I leapt up and ran to the bathroom leaving a trail of amniotic fluid behind me. I took note that the fluid was clear and still trickling….this was definitely not a weeing myself situation. I woke up my husband and tried to calmly tell him what was happening. We called the hospital only to be told that of course the home birth service was suspended, and for various reasons the midwives who were going to support me would not be able to. I was prepared for this but I was still gutted for a moment. I decided to go back to bed, maybe I would be able to sleep for a few hours and by the morning someone would be available to come out to me. But my uterus had other ideas. Within an hour of my waters breaking I was having regular surges, maybe 5 mins apart ( although I wasn’t timing) and there was no way I could sleep. I text Rosie my doula to tell her what was going on and decided with my husband that we would go into the birth centre. We called my Dad to come over to watch my eldest who was asleep in bed and none the wiser.


I forced myself to adjust to the new plan, let go of the home birth and focus on staying relaxed and calm.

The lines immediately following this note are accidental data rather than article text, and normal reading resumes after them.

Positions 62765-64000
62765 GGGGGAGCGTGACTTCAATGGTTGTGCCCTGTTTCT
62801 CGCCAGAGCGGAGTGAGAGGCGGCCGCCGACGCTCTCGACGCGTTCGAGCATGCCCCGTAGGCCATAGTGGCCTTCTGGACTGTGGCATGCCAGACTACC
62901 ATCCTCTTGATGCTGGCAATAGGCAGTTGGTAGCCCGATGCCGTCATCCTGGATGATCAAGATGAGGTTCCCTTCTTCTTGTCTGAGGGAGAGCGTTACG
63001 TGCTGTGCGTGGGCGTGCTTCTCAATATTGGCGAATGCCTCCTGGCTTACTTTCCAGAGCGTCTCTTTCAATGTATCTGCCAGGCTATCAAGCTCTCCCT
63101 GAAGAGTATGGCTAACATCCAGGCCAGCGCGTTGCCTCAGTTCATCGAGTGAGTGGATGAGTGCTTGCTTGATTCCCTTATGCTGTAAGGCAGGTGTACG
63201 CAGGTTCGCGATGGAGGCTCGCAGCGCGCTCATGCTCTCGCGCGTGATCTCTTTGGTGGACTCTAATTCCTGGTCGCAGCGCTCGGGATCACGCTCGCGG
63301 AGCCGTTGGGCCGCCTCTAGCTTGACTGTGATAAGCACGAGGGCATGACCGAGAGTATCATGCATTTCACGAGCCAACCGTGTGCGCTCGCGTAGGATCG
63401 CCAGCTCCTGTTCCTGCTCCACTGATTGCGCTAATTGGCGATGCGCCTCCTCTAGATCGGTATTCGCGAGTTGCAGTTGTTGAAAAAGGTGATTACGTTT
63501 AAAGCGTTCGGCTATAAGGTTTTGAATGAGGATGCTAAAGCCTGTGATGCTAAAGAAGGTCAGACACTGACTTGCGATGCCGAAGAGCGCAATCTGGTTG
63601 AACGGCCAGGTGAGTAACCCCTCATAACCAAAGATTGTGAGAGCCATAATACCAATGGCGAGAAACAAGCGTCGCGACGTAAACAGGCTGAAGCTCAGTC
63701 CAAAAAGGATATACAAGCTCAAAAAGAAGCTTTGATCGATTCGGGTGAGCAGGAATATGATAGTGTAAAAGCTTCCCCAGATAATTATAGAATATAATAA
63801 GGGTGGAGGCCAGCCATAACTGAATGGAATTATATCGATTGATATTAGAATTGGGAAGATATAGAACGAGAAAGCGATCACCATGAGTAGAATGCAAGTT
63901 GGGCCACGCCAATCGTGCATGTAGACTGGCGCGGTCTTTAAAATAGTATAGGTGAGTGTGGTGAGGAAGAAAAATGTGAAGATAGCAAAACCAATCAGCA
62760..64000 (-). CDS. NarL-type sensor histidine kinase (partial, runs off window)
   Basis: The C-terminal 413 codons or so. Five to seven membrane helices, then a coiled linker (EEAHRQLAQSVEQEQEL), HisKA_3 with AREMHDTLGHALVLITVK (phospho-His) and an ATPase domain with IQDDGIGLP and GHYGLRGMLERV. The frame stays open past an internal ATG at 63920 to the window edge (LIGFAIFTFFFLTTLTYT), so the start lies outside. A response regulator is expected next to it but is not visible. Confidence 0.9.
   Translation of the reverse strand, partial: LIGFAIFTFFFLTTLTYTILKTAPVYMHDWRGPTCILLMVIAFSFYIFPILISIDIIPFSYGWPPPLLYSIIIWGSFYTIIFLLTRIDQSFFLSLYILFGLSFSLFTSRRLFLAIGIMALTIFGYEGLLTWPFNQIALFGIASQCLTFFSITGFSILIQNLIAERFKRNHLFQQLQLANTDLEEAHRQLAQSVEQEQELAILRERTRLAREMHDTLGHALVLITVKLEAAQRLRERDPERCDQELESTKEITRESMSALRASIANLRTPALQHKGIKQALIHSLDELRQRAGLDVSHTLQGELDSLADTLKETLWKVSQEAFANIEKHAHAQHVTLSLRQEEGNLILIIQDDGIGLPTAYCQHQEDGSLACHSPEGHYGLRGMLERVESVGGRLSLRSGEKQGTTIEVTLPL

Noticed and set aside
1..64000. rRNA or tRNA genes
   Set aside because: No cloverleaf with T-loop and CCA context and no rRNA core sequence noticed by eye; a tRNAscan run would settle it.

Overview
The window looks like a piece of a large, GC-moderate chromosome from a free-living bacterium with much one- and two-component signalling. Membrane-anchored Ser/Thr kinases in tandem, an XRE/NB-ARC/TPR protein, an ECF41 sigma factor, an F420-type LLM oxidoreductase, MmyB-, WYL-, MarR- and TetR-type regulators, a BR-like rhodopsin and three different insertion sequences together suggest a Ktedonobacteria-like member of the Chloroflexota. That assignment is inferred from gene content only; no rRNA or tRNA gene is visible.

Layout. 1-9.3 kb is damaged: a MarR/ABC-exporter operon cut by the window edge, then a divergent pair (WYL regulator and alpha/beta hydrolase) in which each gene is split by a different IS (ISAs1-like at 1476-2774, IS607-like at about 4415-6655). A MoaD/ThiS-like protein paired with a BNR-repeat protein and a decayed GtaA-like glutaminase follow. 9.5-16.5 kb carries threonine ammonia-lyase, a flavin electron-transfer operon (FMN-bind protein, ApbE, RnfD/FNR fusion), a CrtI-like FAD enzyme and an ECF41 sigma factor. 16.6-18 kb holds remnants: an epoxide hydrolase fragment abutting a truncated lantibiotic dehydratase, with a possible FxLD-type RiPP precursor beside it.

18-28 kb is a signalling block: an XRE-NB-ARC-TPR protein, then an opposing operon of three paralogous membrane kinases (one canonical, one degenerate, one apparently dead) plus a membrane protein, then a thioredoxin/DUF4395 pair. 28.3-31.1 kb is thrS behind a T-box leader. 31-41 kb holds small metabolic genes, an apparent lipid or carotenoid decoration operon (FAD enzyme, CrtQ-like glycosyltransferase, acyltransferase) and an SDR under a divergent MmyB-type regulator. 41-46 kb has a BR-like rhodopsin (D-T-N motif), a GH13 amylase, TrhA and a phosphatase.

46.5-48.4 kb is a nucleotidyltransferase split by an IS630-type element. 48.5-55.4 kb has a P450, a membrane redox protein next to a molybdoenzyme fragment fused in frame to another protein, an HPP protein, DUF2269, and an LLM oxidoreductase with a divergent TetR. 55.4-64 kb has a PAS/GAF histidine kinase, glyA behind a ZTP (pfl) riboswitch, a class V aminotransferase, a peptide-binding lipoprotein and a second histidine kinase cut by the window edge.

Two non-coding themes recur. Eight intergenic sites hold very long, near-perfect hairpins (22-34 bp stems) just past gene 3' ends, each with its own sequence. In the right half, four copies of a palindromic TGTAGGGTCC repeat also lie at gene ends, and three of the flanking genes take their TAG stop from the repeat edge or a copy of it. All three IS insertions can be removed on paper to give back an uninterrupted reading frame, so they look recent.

We got our stuff together and got in the car, by now it was about 2am and I was having to breathe through contractions, although they were still very manageable. We made our way into the birth centre, the room was nice and dark and they were already running the pool. This calm was slightly ruined by the midwife saying to me almost straight away “hopefully you will just keep progressing and we won’t have to do anything to you.” I looked her dead in the eye and said “what were you planning to do to me?” she laughed and mumbled something. I have to say apart from this, she did a pretty good job of staying out of the way, and wasn’t even in the room for the majority of the time we were in there. Rosie arrived and we got ourselves settled in and we put the TENS machine on my lower belly, which was really helping. By this time I was really having to focus, close my eyes and breath through my surges. With each one I was trying to actively relax my body, welcoming and surrendering to them rather than trying to fight them.